Klocki is a puzzle game where players tap and swipe tiles, turn dials and connect lines to progress through a series of increasingly complex puzzles. To complicate matters, the game includes no tutorial, no instructions and no menus to help players. If the lack of guidance is leaving you frustrated or lost, Gamezebo’s Klocki tips, cheats and strategies should help you connect the dots and draw your lines.

Know Your Limitations

As you start learning the mechanics of each level, you’ll see that the limitations of the mechanic are actually the hint on how to get started. For example, square tiles with line segments cannot be rotated, so finding the horizontal and vertical line pieces will help you determine how to move and match up segments. Some levels will have more than one way to solve the puzzle, so don’t be afraid to try different options. Also be aware that the solutions are usually asymmetrical, so you may need to break out of a pattern to progress.

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Follow The Light

For 3D levels (cubes rather than lines, for example), you won’t be able to swap tiles across planes, but you can have a continuous line across planes. To help you figure out where you can swap, tap on a tile and any other tiles it can be switched with will illuminate.

Work It Out

Focus on one section at a time and try to solve one area before moving on to another. Working from one end of a puzzle to another, rather than going from the center out will help with process of elimination. Similarly, when multiple mechanics are included, try to complete one mechanic at a time- such as completing a dotted section before moving on to a solid section. Once you start working with yellow levers, rotate areas until you complete sections and work from one side to another to build upon your progress.

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Find The Landmarks

Start with any notable tile and build around it. Early on, these will be corner pieces or “T” pieces. Because these tiles can only go in one direction, they will help you build out using process of elimination. For puzzles with combinations of static and moveable sections, try orienting the static components first. Tiles with dials, for example, can’t be switched out or moved, so start with the wheel rotations to figure out the beginning of the line segment and work out from there. For lever levels, try out each lever before you start moving tiles so you can determine what they control; in some cases, two layers will have to match up and then you can base your moves off of the two layers that are now in place.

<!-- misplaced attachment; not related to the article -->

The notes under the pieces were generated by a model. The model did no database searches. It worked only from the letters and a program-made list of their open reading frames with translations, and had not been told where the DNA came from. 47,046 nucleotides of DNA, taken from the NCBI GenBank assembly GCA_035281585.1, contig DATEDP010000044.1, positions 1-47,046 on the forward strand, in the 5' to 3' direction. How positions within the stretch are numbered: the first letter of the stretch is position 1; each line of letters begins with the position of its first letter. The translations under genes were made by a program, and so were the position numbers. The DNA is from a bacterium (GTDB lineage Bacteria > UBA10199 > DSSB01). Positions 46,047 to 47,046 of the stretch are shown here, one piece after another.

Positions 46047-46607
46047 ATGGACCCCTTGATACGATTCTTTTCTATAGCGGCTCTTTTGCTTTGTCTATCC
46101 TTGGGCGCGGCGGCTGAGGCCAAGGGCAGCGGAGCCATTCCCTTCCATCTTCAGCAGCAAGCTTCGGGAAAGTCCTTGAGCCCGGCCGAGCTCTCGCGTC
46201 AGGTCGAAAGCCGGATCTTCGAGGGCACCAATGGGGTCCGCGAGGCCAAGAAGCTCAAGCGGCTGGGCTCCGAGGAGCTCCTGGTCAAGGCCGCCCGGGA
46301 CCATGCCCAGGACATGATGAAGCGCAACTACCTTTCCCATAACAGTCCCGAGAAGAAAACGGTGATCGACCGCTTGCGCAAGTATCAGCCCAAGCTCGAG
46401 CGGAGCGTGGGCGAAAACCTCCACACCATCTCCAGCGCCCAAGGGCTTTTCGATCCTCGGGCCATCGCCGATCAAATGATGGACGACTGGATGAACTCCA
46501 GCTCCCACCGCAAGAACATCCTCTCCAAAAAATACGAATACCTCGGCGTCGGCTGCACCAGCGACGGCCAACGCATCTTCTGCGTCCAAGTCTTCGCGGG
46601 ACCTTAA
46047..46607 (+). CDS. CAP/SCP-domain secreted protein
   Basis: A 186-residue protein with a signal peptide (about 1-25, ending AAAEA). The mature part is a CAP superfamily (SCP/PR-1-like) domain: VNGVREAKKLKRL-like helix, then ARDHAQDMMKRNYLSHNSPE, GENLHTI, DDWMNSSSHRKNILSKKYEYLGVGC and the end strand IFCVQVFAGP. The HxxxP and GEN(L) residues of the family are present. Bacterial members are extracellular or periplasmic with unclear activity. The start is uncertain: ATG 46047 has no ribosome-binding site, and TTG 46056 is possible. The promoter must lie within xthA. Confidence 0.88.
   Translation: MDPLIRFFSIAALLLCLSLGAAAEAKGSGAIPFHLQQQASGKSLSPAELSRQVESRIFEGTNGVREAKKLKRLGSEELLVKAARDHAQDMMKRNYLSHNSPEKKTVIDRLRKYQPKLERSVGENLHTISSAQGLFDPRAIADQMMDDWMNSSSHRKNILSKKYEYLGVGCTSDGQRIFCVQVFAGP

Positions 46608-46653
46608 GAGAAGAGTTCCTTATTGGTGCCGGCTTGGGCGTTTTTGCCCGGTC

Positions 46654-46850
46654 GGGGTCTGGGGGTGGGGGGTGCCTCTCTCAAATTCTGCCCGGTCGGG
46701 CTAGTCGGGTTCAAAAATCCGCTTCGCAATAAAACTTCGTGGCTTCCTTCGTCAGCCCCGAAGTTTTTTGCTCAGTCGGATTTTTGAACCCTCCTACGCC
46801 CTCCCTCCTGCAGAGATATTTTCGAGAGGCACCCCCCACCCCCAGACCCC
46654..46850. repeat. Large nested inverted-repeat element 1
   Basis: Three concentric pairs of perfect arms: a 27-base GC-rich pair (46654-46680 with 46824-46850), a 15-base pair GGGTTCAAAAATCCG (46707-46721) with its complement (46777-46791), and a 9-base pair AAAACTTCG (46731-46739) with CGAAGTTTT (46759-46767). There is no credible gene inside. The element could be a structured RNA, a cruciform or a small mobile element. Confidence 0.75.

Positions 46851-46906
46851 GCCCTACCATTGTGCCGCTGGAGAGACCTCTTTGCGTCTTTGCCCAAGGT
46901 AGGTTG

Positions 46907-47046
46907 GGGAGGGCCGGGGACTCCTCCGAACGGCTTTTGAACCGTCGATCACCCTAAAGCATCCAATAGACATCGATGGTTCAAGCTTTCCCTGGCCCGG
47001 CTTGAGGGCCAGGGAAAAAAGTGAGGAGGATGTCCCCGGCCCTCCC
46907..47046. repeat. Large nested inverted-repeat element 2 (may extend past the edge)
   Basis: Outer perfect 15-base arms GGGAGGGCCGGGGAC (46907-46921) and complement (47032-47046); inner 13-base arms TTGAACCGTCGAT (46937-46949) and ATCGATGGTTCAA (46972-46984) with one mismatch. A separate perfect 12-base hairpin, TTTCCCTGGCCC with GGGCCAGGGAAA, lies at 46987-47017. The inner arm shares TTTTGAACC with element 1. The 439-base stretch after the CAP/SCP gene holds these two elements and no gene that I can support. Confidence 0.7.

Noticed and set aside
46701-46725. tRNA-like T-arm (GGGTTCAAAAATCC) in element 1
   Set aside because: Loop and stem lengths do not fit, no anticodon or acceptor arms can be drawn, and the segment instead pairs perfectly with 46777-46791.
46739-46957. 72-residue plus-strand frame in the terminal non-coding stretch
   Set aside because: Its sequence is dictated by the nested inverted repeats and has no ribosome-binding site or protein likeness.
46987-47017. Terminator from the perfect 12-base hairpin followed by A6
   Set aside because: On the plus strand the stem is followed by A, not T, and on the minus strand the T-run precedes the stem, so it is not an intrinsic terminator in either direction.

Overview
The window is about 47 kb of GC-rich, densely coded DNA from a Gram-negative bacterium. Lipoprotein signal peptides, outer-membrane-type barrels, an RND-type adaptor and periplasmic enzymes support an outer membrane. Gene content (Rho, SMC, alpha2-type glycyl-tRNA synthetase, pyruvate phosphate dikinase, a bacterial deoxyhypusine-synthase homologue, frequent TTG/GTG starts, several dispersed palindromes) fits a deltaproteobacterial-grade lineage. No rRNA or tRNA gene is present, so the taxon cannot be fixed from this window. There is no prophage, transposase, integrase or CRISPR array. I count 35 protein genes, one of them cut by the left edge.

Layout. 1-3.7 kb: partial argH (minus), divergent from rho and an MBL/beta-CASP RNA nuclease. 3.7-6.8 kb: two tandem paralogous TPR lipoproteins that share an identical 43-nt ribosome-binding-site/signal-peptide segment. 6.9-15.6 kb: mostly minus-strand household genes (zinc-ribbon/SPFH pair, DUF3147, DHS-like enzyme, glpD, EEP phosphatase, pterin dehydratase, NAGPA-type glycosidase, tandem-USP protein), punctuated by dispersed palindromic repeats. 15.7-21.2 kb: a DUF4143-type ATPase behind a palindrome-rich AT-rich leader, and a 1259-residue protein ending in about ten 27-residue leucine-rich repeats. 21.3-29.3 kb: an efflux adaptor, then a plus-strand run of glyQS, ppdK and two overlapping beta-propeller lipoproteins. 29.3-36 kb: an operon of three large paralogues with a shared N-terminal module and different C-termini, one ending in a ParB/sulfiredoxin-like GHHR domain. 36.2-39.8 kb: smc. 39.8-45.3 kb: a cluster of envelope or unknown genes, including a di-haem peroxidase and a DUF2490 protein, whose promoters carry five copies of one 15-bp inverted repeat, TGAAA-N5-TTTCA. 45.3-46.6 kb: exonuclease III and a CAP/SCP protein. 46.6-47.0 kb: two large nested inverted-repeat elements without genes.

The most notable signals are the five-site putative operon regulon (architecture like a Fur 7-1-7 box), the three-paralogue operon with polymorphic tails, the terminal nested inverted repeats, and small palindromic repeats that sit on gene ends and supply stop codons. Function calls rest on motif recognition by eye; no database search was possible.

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Right On The Dot

Dots offer a unique mechanic that isn’t immediately apparent. You’ll need to flip a black tile to get dots to appear, but they’ll only appear if there is a blank or non-dot tile next to them. In the early dot stages, you’ll usually be creating a series of visual patterns using a dot-gap-dot-gap orientation. When dealing with dots and dashes, figure out how many lines you’ll to build need by counting beginnings and ends, then alternate those line sections with dots.

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Be aware of the dot idiosyncrasies. If there is a gap between planes you can have two dots next to one another. You can also jump dots across islands as long as they are on the same plane, for example, from the top of a cube to top of another cube. Dots can also stand alone on a tile, whereas lines, which always have two segments, cannot; fill in any solo tiles with dots first.

Bonus Tips

  • Turn your device. Though the orientation of the game is set up as horizontally, looking at it vertically might help see new possibilities.
  • If you quit the game in the middle of a level, your level progress will not be saved. However, if you’ve gotten yourself into a particularly sticky mess, don’t be afraid to quit and restart to begin the level anew. The fresh perspective can help.
  • Don’t underestimate the value of good ol’ fashioned trial and error. Not everything has an immediately clear strategy.